Fermented Foods

With our face paced lifestyles, stress,  bad diets, over prescribing of antibiotics we have created the "germ-free" environment.  Increased chemical/synthetic fertilizers used in farming, and  everyday toxins have all begun to take a toll on our gut health.

Research is showing that our gut bacteria is less diverse that what is has been previously , which could be a direct link to the increase in so many chronic health conditions.

Today we chat with Imogen McKee from Fermentagious who runs Fermenting Classes at Paleo Cafe, Townsville... 

What Are Fermented Foods?

Fermented foods come in all different shapes and sizes. Examples of fermented foods include - beer, wine, cheese, miso, fish sauce, soy sauce, yogurt, sourdough bread, sauerkraut, kimchi, tempeh, - the list can go on. Traditionally these foods were fermented using age old traditions that generally took time. Biologists and chemists began research fermentation and essentially managed to isolate the specific chemical reactions, and hence the bacteria strands that catalysed such reactions e.g. yeast. Before yeast was chemically isolated - sourdough bread was made by mixing flour and water and letting it sit on your bench top. By doing so the mixture would attract wild yeast within the environment which would essentially take the place of the now chemical yeast.  [IM]

Where Have All the Fermented Foods Gone?

The mass production of food these days which includes the use of preservatives largely now has replaced the need to ferment foods. Secondly - we pasteurize alot of foods with good bacteria in them these days to increase shelf life and with the introduction of refrigerators, preserving foods isn't as big of a deal because we can easily go to the supermarket. We very much live in a convenience era where seasonal foods aren't as big as what they were previously. We have evolved as a culture from hunters and gathers, to an agricultural society to now having supermarkets at our finger tips. [IM]

Why Eat Fermented Foods?

Fermented foods are high in good bacteria which is what our gut needs to absorb and digest our foods to the best of their ability. [IM]


Tips on introducing fermented foods into your diet?

Fermented foods can be incorporated in a number of ways - vegetable ferments can be added to salads or as a side dish to any type of meal, kombucha can be consumed daily whenever, making your own yogurt - can be used at breakfast/as a snack, literally it is up to you how and when you you eat them.[IM]


Imogen's basic recipe for kraut:

You will need

  • 1 Kgs of Cabbage
  • 1.5 TBS of Salt - put this into a small dish
  • Widemouth Jar ( 1L )

Method:

Chop all your cabbage up - reserve the outer lay leaves in tact if possible. In a big mixing bowl - place a layer of cabbage (roughly two handfuls) and sprinkle some salt over.

"Massage"/ crunch all the salt over the cabbage.

Repeat this process with all of your cabbage to pull the water out of the cabbage. When you have completed this you should be able to squeeze a handful of cabbage and water should drip out of it. Let it sit for an hour or two, squeezing it sporadically with your hands to get the last bit of the water out of it.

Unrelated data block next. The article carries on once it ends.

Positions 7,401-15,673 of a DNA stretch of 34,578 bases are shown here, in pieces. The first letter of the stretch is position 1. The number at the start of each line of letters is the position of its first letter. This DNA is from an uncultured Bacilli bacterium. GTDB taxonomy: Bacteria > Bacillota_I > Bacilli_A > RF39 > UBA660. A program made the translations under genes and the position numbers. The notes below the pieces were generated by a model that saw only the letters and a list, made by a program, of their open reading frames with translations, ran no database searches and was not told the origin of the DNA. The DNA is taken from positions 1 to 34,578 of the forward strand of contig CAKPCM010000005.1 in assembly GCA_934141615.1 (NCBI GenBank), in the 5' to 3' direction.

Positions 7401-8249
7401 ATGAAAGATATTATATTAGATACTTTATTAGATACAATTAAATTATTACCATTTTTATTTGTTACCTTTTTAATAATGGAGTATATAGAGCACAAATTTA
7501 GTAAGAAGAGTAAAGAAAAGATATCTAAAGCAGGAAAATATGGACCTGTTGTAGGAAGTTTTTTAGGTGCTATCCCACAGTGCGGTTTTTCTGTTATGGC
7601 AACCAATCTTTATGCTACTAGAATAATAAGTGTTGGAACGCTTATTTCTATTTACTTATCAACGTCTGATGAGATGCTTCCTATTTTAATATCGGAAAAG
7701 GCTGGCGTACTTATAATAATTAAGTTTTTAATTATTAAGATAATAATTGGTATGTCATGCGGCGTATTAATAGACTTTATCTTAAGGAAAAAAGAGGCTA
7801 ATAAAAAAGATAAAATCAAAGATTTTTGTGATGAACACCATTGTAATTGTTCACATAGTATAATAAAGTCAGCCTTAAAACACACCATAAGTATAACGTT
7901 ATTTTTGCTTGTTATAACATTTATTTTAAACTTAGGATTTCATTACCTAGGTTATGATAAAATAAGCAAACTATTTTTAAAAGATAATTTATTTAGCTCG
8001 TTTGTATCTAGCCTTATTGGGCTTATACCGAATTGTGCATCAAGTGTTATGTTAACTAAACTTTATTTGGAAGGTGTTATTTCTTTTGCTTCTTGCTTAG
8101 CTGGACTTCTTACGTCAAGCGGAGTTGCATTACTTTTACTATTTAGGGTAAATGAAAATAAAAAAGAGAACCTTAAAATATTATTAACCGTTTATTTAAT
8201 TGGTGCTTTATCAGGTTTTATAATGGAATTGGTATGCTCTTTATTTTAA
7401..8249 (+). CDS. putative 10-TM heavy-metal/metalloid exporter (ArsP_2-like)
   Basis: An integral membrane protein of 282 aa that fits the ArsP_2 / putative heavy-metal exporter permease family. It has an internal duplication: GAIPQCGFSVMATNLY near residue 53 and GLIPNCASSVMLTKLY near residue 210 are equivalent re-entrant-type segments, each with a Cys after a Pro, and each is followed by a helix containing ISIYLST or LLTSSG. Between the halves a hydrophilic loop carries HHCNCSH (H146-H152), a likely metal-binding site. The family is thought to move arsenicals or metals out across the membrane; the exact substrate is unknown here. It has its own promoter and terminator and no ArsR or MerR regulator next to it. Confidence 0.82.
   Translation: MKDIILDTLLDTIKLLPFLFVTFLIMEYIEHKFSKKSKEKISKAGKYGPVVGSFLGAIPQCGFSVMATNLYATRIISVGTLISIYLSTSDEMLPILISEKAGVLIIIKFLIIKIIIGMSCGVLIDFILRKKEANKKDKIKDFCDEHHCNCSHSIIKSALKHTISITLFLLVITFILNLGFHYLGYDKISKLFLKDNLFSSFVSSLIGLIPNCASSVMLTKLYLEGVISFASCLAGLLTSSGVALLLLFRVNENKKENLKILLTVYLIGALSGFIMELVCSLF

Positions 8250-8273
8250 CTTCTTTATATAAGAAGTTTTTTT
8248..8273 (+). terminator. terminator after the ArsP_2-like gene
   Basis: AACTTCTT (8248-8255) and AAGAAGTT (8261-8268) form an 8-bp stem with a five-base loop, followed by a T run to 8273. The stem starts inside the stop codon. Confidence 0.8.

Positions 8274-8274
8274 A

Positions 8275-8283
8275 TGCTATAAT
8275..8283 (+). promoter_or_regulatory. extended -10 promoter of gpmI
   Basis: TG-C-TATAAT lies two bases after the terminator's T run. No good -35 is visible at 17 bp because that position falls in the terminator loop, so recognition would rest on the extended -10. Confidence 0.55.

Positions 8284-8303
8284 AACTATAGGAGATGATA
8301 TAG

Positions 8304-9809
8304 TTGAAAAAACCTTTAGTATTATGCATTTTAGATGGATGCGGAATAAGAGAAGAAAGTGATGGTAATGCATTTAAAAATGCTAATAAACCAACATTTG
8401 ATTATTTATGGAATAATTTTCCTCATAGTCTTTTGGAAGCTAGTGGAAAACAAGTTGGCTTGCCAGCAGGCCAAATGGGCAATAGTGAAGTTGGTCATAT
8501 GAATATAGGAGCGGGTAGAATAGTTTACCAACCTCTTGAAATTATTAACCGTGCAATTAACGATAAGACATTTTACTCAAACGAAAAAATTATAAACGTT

Pack your kraut into a widemouth jar (I use the old 1L coconut oil jars) - use a rolling pin to bash in down as you go to pack it all in tightly, you don't want to have any air pockets. You want to leave about an 1inch headspace at the top of your jar. Ideally, you should have pulled enough water from the cabbage to ensure all the kraut is submerged however you might need to top it up with salt water brine (1 cup of filtered water to 1 tsp of salt).

When you've packed it all in to jars, cut the outer cabbage leaf to the size of the top of the jar and use it as a seal - you want to keep all the cabbage beneath this, inevitably you will get some floaties which is OK but the more contact with air the greater chance for spoilage.

Lastly - once you have packed it into the jars, sealed it with a cut-to-size cabbage leaf, then you need a weight to assist with forcing the water out and keeping the cabbage submerged. I usually use a smaller jar filled with water to do this BUT if I have used smaller jars then I just push down the kraut twice a day with my CLEAN fingers.

Once you have put your weight on, cover the kraut with a tea towel and place out of direct sunlight in your kitchen.

After the first few days you will notice bulk bubbles appearing - this is a great sign that its fermenting smile emoticon Push down on on the kraut during this time to get any trapped gases out.

Leave it sit on your bench for 1-4 weeks - the hotter your kitchen the less time required the colder your kitchen, the longer fermenting time frame.

Somethings you might notice -

  • A white film/scum might develop on the surface - just skim it off, its a yeast that forms due to air exposure, your ferment underneath will be perfectly fine.
  •  Floaties - try skim these out as the can cause mould/spoilage.
  • The smell can be quite a punch in the face - totally normal

Happy Fermenting


Imogen Mckee

Imogen Mckee